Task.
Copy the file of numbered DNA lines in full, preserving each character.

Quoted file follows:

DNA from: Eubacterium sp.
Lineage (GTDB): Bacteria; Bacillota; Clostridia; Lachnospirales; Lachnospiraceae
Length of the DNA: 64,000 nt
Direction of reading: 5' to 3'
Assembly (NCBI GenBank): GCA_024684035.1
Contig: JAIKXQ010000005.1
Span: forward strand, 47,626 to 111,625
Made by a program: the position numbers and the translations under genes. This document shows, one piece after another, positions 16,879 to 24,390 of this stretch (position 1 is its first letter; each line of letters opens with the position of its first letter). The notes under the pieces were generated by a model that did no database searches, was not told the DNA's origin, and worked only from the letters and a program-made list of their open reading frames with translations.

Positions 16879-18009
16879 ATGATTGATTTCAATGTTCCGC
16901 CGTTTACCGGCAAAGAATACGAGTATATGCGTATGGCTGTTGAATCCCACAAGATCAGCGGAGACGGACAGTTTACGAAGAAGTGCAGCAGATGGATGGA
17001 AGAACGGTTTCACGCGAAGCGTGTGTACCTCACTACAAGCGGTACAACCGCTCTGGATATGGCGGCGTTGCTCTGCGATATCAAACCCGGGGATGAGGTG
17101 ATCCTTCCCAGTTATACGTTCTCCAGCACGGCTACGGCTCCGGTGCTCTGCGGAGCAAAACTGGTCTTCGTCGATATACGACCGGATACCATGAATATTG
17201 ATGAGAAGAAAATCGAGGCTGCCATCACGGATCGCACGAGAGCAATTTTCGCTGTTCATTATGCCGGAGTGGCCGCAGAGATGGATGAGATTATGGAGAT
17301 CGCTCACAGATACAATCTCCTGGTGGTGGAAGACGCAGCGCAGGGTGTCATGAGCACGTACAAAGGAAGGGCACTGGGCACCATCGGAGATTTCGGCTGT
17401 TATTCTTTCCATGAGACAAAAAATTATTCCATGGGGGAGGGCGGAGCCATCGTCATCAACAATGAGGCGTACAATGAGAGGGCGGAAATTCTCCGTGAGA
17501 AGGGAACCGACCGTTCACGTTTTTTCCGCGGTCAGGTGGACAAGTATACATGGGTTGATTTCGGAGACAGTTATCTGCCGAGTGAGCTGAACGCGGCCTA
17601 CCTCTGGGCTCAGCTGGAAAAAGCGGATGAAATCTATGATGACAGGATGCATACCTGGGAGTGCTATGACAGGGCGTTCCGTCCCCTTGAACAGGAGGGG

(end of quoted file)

DNA from: Eubacterium sp.
Lineage (GTDB): Bacteria; Bacillota; Clostridia; Lachnospirales; Lachnospiraceae
Length of the DNA: 64,000 nt
Direction of reading: 5' to 3'
Assembly (NCBI GenBank): GCA_024684035.1
Contig: JAIKXQ010000005.1
Span: forward strand, 47,626 to 111,625
Made by a program: the position numbers and the translations under genes. This document shows, one piece after another, positions 16,879 to 24,390 of this stretch (position 1 is its first letter; each line of letters opens with the position of its first letter). The notes under the pieces were generated by a model that did no database searches, was not told the DNA's origin, and worked only from the letters and a program-made list of their open reading frames with translations.

Positions 16879-18009
16879 ATGATTGATTTCAATGTTCCGC
16901 CGTTTACCGGCAAAGAATACGAGTATATGCGTATGGCTGTTGAATCCCACAAGATCAGCGGAGACGGACAGTTTACGAAGAAGTGCAGCAGATGGATGGA
17001 AGAACGGTTTCACGCGAAGCGTGTGTACCTCACTACAAGCGGTACAACCGCTCTGGATATGGCGGCGTTGCTCTGCGATATCAAACCCGGGGATGAGGTG
17101 ATCCTTCCCAGTTATACGTTCTCCAGCACGGCTACGGCTCCGGTGCTCTGCGGAGCAAAACTGGTCTTCGTCGATATACGACCGGATACCATGAATATTG
17201 ATGAGAAGAAAATCGAGGCTGCCATCACGGATCGCACGAGAGCAATTTTCGCTGTTCATTATGCCGGAGTGGCCGCAGAGATGGATGAGATTATGGAGAT
17301 CGCTCACAGATACAATCTCCTGGTGGTGGAAGACGCAGCGCAGGGTGTCATGAGCACGTACAAAGGAAGGGCACTGGGCACCATCGGAGATTTCGGCTGT
17401 TATTCTTTCCATGAGACAAAAAATTATTCCATGGGGGAGGGCGGAGCCATCGTCATCAACAATGAGGCGTACAATGAGAGGGCGGAAATTCTCCGTGAGA
17501 AGGGAACCGACCGTTCACGTTTTTTCCGCGGTCAGGTGGACAAGTATACATGGGTTGATTTCGGAGACAGTTATCTGCCGAGTGAGCTGAACGCGGCCTA
17601 CCTCTGGGCTCAGCTGGAAAAAGCGGATGAAATCTATGATGACAGGATGCATACCTGGGAGTGCTATGACAGGGCGTTCCGTCCCCTTGAACAGGAGGGG